Partners in the robbery
There were always many forms of mismanagement that were visible to all, including the demands that top government officials had been making on the bank, seeking access to foreign currency to address personal needs abroad. The bank seemed unwilling to assert itself to stop these unscrupulous senior officials from bleeding it. On the contrary, the supposed custodians of the peoples’ money themselves became partners in the robbery, and the fact that it is now declared broke was only a culmination of a long process of a country destroying itself at the behest of those who were entrusted the responsibility to safeguard it.
They have been busy moving the money out of the country. Almost every senior government official, including hundreds of army generals, ministers, undersecretaries and directors, have families in Kenya and Uganda, some having bought massive homes and others renting in some of Nairobi’s and Kampala’s high-end neighborhoods and have put their children in private schools in these neighboring countries. Monthly transfers of foreign currency to settle these expenses have been in millions of dollars, some wired officially but majority carried in suitcases, bribing customs officials to look the other way. Where then is the mystery about how the country exhausted its reserves? That the government of South Sudan should appear puzzled about being broke is laughable. They all know exactly what happened.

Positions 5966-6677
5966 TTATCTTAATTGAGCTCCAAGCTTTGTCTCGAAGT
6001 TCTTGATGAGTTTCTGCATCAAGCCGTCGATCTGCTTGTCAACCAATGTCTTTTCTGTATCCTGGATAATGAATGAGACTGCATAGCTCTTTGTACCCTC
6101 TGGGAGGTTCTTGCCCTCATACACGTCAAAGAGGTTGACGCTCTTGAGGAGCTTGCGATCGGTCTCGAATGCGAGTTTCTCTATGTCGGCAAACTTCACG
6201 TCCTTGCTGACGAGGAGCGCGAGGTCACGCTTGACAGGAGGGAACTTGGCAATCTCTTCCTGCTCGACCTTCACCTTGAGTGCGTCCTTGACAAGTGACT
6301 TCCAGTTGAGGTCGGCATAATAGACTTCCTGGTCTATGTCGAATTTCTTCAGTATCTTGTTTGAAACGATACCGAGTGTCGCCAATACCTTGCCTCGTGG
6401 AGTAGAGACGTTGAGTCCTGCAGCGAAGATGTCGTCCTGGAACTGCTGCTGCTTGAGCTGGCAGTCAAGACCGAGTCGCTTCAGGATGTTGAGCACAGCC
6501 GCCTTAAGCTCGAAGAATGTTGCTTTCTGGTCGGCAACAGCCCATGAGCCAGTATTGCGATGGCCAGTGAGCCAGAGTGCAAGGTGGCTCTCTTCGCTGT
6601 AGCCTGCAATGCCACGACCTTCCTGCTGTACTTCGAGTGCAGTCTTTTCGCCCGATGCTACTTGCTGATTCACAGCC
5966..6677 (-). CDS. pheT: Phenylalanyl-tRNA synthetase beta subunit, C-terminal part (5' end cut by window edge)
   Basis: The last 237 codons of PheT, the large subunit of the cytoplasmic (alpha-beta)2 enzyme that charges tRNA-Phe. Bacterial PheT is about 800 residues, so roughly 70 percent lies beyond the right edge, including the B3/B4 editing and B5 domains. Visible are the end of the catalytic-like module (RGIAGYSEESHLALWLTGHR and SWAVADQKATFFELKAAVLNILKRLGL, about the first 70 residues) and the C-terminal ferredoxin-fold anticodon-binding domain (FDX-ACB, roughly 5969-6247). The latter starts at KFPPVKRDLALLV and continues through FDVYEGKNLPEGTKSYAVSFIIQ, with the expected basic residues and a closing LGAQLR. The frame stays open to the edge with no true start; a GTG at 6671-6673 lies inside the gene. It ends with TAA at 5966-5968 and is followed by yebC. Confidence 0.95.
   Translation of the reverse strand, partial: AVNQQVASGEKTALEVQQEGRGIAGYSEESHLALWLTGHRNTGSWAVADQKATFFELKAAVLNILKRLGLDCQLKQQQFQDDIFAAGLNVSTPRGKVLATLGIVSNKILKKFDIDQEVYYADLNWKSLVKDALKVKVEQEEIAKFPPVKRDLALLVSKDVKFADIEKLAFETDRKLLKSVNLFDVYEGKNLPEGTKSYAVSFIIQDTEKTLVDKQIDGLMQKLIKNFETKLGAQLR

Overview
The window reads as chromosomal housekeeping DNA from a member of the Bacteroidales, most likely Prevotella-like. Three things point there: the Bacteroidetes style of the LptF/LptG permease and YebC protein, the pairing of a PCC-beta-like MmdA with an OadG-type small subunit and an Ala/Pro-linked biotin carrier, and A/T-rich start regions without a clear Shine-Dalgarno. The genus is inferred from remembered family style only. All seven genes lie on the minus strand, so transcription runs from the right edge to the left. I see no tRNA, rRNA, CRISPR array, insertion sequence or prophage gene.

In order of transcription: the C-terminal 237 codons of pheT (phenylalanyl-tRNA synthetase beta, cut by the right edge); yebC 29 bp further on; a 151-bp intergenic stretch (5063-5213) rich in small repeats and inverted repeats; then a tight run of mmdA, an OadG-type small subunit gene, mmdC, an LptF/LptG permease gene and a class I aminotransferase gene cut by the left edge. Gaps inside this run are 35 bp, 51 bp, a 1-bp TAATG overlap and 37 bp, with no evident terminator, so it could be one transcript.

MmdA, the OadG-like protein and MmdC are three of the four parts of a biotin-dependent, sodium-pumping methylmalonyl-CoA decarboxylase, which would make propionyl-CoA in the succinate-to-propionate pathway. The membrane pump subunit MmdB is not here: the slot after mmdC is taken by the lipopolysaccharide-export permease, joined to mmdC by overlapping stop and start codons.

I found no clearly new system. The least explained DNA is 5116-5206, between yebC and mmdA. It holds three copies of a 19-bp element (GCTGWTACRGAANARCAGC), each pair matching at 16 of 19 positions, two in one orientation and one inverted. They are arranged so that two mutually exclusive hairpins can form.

The government has since been trying to explain what happened to the money, what will be the impact of this news on the country’s economy, how it will affect the lives of citizens and what the country will do going forward. Some of the explanations that the bank and some government officials have offered so far would be comical if the situation were not so grave. The primary factors include the civil war that started in 2013, the country’s reliance on oil revenues for most of its expenditure, which was compounded by the fall in oil prices and the economic effects of the coronavirus pandemic. President Salva Kiir said there was mismanagement of non-oil revenues, with some senior officials diverting the taxes into their private bank accounts.